How to Evict a Tenant

Product Tenant Check September 9, 2019
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How to Evict a Tenant

Renting out a property can be a risky business. Tenant screening is critical when finding a tenant but life changes, delinquencies, and untrustworthy tenants happen. Finding the right tenants doesn’t always pay off and eviction may be necessary. It is important to handle evictions from a business standpoint. By making the right eviction choices and following the local law, you put yourself at less risk for legal repercussions. 

Here is a quick guide on the proper steps to evict a problem tenant.

Understand the Eviction Laws

Knowing the laws for renting in your area is key. Knowing what the eviction laws are before renting the property can help in your tenant screening process as well. Eviction laws, which vary from state-to-state, should also be included as terms of your lease agreement. This way you have signed documentation showing that the tenant knows under what terms they will be evicted.

  • Understand the Uniform Residential Landlord-Tenant Act (URLTA)
    • Not all states have adopted all of the terms of URLTA, but it is crucial to know if these are in effect in your state.
    • Landlord duties in URLTA focus on maintaining the livability of a unit/rental. This includes such things as keeping building up to code, making repairs, keeping common areas clean, maintaining electrical, plumbing, sanitary, heating, and other facilities running, providing receptacles for waste, and supplying running water, including hot water, at all times.
    • Tenant duties in URLTA are similar to the landlord but involve maintaining the cleanliness of the unit, its utilities, using utilities and facilities in a reasonable manner, disposal of waste in accordance with the property’s provided receptacles, and not defacing or damaging the property.
    • For more information on the adoption of the act visit Uniform Residential Landlord-Tenant Act.

Have a Reason for the Eviction

  • Evicting a tenant without reasonable cause will not help you when you have to take them to court. You will need documented proof and a lawful reason to evict. Things that can get a tenant evicted, with fair notice, include the following:
    • Failure to pay rent
    • Breaking lease terms including pets, subletting, noise ordinances, and illegal use
    • Damaging the property
    • Health or safety hazards
  • If your reason for eviction does not fall into one of the mentioned reasons or you want to attempt to work out the issue without costly legal fees, it may be time to discuss the issue with them. A public place may be preferable to avoid conflict in someone’s home or office. If the tenant does not comply or cooperate it may be time to evict.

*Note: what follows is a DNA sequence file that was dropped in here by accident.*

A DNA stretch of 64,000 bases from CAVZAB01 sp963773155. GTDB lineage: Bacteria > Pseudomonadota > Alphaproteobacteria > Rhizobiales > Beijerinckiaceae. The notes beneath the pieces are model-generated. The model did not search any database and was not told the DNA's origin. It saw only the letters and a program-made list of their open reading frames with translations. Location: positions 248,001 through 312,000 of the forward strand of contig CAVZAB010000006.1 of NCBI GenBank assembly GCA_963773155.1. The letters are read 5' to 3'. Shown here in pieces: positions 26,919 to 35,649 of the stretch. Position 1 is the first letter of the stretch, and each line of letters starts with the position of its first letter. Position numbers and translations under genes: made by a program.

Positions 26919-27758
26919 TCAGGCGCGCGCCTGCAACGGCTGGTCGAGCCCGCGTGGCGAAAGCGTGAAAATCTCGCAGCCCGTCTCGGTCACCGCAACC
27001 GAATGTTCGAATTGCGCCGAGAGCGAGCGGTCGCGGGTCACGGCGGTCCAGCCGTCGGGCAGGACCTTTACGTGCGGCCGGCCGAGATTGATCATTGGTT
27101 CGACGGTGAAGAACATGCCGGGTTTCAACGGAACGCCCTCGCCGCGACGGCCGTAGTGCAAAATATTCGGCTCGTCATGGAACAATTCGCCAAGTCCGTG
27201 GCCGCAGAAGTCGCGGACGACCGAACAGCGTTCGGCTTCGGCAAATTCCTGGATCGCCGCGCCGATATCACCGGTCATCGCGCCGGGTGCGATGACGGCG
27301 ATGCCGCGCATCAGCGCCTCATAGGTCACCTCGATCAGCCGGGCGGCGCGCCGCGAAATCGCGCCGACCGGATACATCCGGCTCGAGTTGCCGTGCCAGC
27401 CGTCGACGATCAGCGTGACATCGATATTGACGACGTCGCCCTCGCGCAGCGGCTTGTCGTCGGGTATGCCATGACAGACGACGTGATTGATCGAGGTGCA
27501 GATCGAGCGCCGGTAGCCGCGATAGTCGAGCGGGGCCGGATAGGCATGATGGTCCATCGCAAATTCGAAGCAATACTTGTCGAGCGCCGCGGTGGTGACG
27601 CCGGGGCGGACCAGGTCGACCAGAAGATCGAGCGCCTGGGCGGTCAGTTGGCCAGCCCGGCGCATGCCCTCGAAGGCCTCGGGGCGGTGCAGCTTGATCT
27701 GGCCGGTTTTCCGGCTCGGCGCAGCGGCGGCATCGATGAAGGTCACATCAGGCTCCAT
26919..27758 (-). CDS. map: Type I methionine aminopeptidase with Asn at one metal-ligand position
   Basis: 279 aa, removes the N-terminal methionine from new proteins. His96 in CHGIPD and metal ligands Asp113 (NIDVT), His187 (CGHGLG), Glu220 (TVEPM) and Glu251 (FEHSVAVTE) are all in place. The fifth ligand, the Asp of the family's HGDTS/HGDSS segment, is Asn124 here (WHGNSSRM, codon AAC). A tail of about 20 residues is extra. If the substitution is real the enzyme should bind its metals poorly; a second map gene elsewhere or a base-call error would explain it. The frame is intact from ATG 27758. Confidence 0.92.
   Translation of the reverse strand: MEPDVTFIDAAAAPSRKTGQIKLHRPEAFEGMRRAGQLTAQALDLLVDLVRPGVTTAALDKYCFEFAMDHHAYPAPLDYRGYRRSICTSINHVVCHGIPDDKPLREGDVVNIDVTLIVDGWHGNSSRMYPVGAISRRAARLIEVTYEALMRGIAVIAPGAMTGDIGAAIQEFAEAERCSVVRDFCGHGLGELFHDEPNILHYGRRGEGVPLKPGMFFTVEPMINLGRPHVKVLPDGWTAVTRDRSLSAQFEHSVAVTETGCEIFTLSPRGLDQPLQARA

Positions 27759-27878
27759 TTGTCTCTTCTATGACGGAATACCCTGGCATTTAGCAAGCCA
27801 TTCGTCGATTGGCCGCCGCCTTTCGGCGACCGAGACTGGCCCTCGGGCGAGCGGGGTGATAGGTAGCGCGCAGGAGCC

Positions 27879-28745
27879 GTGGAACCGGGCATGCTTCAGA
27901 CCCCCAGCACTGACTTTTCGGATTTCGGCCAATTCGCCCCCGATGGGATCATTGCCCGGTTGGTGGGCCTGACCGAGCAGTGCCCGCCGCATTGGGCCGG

Evict the Tenant

  • Provide a Formal Eviction Notice
    • It is required that you provide the tenant with an eviction notice. This document is intended to inform the tenant of the eviction and the reasons behind it.
      • It must include the deadline to pay rent, clean up, etc.
      • It must include any fees owed and their due dates.
      • You will need to post it to the front door and mail it.
      • Each city/state has regulations on how many days notice are to be provided to the tenant before the paperwork can be filed with the local court.
      • State-specific forms can be found here.
  • File Eviction with Local Court
    • It is illegal in all states to evict a tenant yourself. You mush get a court order to evict, no matter how bad the tenant.
    • You cannot remove the tenant or their property, change the locks, harass the tenant, or shut off utilities. 
    • It is to your benefit to follow the letter of the law and evict bad tenants accordingly.
  •  Go to Court
    • Bringing the proper paperwork (and have done everything up to this point by the books) is key. The following will be the bare minimum to bring:
      • Lease agreements
      • Bounced checks
      • Records of any payment
      • Phone and email records of any communication between you and tenant
      • A copy of the written notice that you provided your tenant
      • Dated proof that the tenant received the notice
  • Evict the Tenant
    • If the court proceedings go in your favor, the tenant will be given a timeframe (dependant on city/state laws) to move out.
    • If they fail to do so, check with your local laws to see what legal options you have to force the eviction.
  • Collecting Past-Due Rent
    • Options for collecting past-due rent may be provided by the court. 
    • Other options that may be available in your area include:
      • Small Claims Court
      • Garnishing Their Wages
      • Garnish Their Tax Refund
      • Private Debt Collector

Evicting a tenant is an expensive and time-consuming process. It can easily become a difficult situation to get through, which is why it is important to prioritize finding the right tenant from the start.  Using Whitepages TenantCheck can help you avoid such an unpleasant outcome with your tenant.